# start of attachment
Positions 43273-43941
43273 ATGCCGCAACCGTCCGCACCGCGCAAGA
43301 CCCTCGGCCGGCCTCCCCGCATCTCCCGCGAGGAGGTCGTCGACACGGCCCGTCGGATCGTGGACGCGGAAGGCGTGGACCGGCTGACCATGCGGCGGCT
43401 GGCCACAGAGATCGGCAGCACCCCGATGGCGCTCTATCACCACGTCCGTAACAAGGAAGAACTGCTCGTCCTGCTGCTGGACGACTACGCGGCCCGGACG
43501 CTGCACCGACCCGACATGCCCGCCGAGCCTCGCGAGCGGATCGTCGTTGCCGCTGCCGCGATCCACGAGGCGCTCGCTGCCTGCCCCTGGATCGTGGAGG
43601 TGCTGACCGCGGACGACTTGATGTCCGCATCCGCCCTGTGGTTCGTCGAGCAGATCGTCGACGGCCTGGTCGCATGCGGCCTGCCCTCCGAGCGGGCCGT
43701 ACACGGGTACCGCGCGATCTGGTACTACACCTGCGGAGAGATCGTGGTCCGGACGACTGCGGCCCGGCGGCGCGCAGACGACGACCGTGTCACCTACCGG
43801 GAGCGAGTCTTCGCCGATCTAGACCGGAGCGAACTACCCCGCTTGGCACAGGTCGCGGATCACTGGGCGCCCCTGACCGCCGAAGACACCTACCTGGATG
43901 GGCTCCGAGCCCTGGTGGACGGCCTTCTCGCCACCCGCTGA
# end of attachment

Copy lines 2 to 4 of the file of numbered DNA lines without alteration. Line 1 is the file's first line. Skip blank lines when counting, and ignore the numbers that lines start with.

43273 ATGCCGCAACCGTCCGCACCGCGCAAGA
43301 CCCTCGGCCGGCCTCCCCGCATCTCCCGCGAGGAGGTCGTCGACACGGCCCGTCGGATCGTGGACGCGGAAGGCGTGGACCGGCTGACCATGCGGCGGCT
43401 GGCCACAGAGATCGGCAGCACCCCGATGGCGCTCTATCACCACGTCCGTAACAAGGAAGAACTGCTCGTCCTGCTGCTGGACGACTACGCGGCCCGGACG